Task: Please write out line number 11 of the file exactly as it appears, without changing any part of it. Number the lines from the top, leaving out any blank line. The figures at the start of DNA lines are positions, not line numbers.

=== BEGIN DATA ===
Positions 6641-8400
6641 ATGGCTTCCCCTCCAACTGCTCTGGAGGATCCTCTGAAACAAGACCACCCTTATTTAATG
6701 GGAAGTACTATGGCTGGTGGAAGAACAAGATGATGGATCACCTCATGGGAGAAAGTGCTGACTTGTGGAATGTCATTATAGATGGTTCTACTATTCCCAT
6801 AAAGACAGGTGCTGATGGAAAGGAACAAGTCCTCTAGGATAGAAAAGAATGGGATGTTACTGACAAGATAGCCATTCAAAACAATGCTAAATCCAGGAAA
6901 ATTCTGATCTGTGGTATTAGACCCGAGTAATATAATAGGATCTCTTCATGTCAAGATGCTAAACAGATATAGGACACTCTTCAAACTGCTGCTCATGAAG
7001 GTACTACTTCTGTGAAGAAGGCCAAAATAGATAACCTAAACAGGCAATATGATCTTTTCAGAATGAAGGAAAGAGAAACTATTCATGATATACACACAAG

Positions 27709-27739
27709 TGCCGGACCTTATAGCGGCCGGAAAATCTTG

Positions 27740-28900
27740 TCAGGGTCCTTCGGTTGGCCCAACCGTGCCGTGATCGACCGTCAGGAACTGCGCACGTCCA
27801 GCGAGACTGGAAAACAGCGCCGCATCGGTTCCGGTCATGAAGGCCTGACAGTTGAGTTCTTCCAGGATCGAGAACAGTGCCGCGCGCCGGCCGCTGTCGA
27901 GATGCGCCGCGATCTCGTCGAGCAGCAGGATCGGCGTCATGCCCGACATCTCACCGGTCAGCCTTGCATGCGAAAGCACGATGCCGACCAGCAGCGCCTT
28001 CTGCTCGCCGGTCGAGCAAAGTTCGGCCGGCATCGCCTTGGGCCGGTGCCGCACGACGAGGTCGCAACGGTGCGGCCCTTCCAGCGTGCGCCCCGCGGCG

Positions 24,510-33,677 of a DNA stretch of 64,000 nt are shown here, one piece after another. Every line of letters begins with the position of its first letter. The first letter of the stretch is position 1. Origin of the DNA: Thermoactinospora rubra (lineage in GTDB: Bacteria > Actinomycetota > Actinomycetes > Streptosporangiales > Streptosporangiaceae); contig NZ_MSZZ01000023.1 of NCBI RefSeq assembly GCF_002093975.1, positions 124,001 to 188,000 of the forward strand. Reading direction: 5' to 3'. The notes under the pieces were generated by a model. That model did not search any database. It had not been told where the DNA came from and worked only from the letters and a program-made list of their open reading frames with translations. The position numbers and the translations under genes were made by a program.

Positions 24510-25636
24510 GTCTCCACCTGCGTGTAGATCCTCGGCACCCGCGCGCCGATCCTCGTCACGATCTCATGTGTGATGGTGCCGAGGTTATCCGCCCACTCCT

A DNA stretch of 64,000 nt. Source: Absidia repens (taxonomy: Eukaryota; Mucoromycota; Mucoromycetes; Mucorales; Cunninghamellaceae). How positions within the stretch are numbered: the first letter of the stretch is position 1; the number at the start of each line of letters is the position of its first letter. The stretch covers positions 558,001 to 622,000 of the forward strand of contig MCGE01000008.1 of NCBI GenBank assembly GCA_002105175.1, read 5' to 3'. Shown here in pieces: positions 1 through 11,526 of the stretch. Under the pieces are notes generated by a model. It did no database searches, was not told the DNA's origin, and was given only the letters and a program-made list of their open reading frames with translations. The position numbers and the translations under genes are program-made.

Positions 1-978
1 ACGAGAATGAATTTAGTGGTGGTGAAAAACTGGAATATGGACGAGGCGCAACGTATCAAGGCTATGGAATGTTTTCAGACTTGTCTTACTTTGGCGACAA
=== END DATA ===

27801 GCGAGACTGGAAAACAGCGCCGCATCGGTTCCGGTCATGAAGGCCTGACAGTTGAGTTCTTCCAGGATCGAGAACAGTGCCGCGCGCCGGCCGCTGTCGA